China's billionaires are disappearing into police custody and/or early graves


#1

Originally published at: http://boingboing.net/2017/06/19/cultural-revolution-2-0.html


#2

According to too many people I’ve known who’ve spent time working in China the above is understood as suiciide by official means.


#3

They are testing out our robot overlord replacements?


#4

Only the 12th store?


#5

Well, at least China has gone equal opportunity - now billionaire plutocrats can also enjoy the experience of being disappeared, just like political dissidents and religious minorities have for decades. This is an innovation that I am eager to see adopted in other countries.


#6

In unrelated news, Chinese police station cafeterias are now serving a mysterious new dish called Billionaire Gumbo.


#7

Is that like another version of leaving a gun with one bullet in it on the desk and muttering “I’ll just wait outside and give you a little privacy to settle things”?


#8

Interesting to see China is seemingly rolling back on it’s capitalism. Though I can only imagine the people that are being disappeared must’ve been under surveillance for suspicion of… something? Trying to offshore their assets? Who knows.


#9

Coming to the USA soon.


#10

Sooo - what happens to the money? Did they donate it back to the state, or what?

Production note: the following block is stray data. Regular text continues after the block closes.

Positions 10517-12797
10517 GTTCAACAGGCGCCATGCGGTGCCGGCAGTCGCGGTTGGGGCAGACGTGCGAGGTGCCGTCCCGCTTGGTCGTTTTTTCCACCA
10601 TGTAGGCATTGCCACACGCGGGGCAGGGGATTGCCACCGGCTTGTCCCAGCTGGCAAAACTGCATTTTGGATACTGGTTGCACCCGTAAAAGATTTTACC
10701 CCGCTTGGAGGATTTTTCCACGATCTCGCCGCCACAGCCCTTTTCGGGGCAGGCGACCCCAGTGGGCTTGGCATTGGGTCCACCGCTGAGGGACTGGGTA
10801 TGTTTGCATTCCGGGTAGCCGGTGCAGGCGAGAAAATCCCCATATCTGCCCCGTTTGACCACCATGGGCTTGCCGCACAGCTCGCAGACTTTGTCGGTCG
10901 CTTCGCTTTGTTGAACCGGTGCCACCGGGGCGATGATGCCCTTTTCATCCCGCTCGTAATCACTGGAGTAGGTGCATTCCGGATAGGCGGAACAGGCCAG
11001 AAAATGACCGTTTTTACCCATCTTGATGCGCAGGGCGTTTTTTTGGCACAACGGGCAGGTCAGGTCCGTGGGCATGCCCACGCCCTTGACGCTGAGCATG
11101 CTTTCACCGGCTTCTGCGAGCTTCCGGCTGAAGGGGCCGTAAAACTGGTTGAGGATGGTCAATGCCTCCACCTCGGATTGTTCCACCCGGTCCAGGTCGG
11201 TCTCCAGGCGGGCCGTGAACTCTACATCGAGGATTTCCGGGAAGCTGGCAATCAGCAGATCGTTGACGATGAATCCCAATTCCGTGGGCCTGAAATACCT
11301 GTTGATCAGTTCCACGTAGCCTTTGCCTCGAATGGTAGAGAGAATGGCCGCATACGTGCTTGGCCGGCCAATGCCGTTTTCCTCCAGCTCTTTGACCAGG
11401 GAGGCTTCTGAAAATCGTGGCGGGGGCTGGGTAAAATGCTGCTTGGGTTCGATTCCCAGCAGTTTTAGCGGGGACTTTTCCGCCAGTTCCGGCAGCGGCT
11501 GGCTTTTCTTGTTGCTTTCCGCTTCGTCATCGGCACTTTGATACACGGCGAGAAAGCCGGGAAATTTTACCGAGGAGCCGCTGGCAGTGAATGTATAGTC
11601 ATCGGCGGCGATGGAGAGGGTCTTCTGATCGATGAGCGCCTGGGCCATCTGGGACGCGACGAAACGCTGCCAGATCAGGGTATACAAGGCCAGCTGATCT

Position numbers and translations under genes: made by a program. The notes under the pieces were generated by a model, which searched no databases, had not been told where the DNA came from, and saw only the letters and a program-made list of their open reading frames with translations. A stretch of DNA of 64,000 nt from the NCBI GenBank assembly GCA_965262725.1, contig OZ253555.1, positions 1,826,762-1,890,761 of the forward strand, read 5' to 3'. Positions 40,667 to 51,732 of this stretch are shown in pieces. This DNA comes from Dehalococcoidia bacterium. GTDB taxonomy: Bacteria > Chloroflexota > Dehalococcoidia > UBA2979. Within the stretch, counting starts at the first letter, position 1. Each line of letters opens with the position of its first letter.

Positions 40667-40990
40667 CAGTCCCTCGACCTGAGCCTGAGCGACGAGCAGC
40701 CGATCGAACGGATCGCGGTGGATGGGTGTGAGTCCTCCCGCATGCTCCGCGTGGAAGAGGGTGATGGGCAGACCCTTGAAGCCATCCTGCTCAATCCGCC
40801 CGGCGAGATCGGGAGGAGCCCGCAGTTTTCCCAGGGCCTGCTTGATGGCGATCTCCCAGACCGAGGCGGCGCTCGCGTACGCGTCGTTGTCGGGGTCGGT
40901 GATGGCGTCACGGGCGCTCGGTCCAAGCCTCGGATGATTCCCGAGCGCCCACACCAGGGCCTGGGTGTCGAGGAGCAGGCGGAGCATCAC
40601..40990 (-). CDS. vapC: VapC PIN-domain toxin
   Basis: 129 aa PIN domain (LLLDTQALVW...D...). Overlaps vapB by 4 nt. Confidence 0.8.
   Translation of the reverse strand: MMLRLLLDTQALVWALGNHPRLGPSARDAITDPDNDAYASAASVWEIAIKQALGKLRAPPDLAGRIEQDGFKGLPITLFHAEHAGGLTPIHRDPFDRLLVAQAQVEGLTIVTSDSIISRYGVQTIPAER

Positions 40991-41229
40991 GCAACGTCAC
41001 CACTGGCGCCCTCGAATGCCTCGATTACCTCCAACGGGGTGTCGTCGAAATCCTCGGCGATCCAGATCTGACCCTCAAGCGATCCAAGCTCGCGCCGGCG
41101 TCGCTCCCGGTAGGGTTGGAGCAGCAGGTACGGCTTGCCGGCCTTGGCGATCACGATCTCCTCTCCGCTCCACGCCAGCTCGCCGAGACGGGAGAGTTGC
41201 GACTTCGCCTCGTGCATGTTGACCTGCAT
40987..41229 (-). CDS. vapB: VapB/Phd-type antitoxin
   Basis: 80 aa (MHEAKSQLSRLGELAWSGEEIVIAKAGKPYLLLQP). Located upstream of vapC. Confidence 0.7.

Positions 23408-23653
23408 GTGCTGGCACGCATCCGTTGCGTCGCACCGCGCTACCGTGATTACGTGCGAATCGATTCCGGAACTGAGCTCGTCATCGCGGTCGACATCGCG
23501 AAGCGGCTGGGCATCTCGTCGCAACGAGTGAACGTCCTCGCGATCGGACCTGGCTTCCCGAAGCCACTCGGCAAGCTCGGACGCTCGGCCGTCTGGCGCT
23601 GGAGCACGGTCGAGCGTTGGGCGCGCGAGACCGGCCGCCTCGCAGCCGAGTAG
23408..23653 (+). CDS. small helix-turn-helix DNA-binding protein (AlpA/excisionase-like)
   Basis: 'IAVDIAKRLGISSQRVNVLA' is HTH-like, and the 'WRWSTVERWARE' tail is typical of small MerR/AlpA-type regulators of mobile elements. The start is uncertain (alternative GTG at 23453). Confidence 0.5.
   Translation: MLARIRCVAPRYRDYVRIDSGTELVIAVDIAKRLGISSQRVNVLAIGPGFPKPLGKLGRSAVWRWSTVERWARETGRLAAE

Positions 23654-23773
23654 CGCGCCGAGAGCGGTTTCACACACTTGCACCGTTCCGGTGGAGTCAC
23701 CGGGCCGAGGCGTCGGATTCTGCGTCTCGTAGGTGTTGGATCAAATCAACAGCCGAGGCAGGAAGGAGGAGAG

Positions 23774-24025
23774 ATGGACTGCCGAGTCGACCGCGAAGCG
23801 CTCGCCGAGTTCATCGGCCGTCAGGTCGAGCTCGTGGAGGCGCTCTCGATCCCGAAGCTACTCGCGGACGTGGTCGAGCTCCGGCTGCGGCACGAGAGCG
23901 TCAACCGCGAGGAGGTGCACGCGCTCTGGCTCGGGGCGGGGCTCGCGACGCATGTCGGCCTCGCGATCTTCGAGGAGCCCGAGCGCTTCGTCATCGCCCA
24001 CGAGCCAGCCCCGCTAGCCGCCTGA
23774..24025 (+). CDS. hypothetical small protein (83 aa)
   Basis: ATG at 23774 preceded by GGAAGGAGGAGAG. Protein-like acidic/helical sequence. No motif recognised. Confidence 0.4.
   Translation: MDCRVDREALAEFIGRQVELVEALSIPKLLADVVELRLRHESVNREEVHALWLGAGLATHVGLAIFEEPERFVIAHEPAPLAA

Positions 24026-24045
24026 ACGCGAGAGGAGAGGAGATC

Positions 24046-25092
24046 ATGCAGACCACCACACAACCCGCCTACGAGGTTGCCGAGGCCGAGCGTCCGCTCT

#11

This isn’t about rolling back capitalism, but about dealing with corruption. A Chinese billionaire is inherently very corrupt. (You can’t get there by honest means.) The government has been trying to crack down for some time but the corruption is so entrenched that it’s hard.

I strongly suspect the ones being disappeared are the ones without adequate political power to defend their wealth, though.


#12

As an American, I certainly hope so. It is exhausting watching our members of our corrupt upper echelon give each other passes on robbing the country blind and ruining the land and water for generations to come. But god help any cancer patient finding temporary relief in cannabis, eh Sessions?


#13

Well they don’t want to be cruel and use the 8th floor (lucky) or 14th (unlucky).


#14

Especially if they have the capacity to expose the corruption of those WITH political power.


#15

Yeah… that train left the station during Mao’s lifetime.

That would be Japan, not China.


#16

I’m conflicted. On the one hand my empathy for oligarchs who got rich by corruption and slave-driving poor people is limited, on the other hand those that are responsible for the anti-corruption initiative are only differentiated from the oligarchs by their party membership book.


#17

Please go stand by the stairs.


#18

“Forget it Jake. It’s Chinatown.”


#19

Well, one of the famous cases of this was Rommel, who was indirectly implicated in the assassination attempt on Hitler.


#20

I understand the Romans also had a similar practice.